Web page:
It has been proposed to reduce the proportion of fine particles and dust in the layer which is to be spread, in order to counteract the blow-away or blow-out effect in the entry area of the press. However, an asymmetrical layer construction results therefrom, together with the danger that the quality of the surface of the strip of board may turn out to be unsatisfactory. It has also been proposed to keep the humidity of the layer passing into the entry area of the press fairly high. This measure for avoiding the disadvantageous blow-away or blow-out effect leads to longer compression times. It would of course also be possible to pass the layer into the entry area of the press at a relatively lower rate of advance. However, this would result in such a low throughput capacity that the economic feasibility would become doubtful.
Viewed from one aspect the invention provides a process for the continuous production of chipboard, fibreboard or the like (i.e. particle board) from wood cellulose containing particles mixed with binding agents, wherein the particles are spread on an endless conveyor belt to form a layer which is subsequently introduced into a press and compressed therein under the action of heat, whereby the binding agent hardens, to form a strip of board, including the step of applying heat to the upper covering of the layer before it reaches the entry area of the press.
Viewed from another aspect the invention provides apparatus for carrying out the process as set out above, comprising means for forming a layer of wood cellulose containing particles mixed with binding agents on an endless conveyor belt, a press for compressing under the action of heat a layer introduced therein by the conveyor belt to form a strip of board, and a heating device for heating the upper covering of the layer prior to the entry thereof into the press.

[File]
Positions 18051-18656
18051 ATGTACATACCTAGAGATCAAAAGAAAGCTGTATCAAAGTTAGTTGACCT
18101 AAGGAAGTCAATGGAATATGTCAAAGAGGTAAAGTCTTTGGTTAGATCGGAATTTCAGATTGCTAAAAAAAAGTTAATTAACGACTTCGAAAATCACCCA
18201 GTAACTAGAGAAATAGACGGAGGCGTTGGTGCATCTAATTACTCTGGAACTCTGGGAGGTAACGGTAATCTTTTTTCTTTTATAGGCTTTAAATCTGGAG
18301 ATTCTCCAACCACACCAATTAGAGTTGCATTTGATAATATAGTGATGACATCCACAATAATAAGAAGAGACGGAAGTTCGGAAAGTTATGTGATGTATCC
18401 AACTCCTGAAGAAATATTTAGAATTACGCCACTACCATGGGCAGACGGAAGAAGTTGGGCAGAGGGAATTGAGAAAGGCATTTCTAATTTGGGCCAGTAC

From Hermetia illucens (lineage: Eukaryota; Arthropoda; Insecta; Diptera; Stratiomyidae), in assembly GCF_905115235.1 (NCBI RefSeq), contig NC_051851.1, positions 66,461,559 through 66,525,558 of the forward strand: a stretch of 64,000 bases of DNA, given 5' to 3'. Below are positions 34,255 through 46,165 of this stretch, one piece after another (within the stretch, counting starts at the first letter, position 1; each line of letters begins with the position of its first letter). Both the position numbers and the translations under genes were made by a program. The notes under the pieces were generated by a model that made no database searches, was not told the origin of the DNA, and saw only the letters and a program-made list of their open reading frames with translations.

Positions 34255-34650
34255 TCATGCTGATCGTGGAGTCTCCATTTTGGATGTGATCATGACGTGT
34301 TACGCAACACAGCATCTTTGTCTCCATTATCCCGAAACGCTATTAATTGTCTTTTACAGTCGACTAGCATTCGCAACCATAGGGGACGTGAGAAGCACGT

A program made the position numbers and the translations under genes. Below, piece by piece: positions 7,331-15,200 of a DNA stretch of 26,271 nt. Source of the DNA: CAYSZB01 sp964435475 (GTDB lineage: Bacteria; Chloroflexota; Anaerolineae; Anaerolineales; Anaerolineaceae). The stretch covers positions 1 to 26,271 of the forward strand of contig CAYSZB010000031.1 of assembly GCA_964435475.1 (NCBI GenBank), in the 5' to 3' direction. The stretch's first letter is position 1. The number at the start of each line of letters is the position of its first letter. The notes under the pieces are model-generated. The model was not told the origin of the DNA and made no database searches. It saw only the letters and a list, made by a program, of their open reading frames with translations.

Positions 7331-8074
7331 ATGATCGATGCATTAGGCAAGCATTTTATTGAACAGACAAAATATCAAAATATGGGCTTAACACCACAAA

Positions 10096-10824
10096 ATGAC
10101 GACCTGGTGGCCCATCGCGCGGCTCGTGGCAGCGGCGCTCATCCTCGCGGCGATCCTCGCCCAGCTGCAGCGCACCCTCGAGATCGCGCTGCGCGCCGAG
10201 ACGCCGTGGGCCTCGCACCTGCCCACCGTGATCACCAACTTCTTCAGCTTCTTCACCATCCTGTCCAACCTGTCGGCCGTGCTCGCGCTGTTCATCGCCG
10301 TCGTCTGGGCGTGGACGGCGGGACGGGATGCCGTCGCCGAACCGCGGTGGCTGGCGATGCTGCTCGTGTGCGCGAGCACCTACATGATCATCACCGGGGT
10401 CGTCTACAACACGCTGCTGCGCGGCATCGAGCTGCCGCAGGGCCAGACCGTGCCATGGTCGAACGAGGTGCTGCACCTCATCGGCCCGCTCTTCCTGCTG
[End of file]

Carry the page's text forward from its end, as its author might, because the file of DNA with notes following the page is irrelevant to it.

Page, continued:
It has been found that only relatively little heating of the upper covering of the layer is required. For example, heating by indirect radiant heat up to approximately 30°-50° C has been found to be adequate. It is thought that a sweating effect is thus brought about in the upper covering of the layer. Drifts or eddies of air and fine particles -- up to dust -- in the layer may thus be prevented, so that the layer can enter the press with an overall uniform thickness.
Boards manufactured according to the invention, which may be from approximately 1.6 to about 30mm thick, have not only an improved gross density distribution in the transverse and longitudinal directions, but also an advantageously small thickness tolerance, for example ± 0.1 to 0.2 mm. Their surfaces are, moreover, substantially smooth and non-porous. This makes further treatment by polishing unnecessary. The technical and economical advantages of the invention may also be seen in the fact that the endless conveyor belt on which the layer is formed, can be driven at considerably high speeds of advance, whereby increased pressing speeds may be attained. The following performance data, based on fairly thin boards, have been obtained in experiments.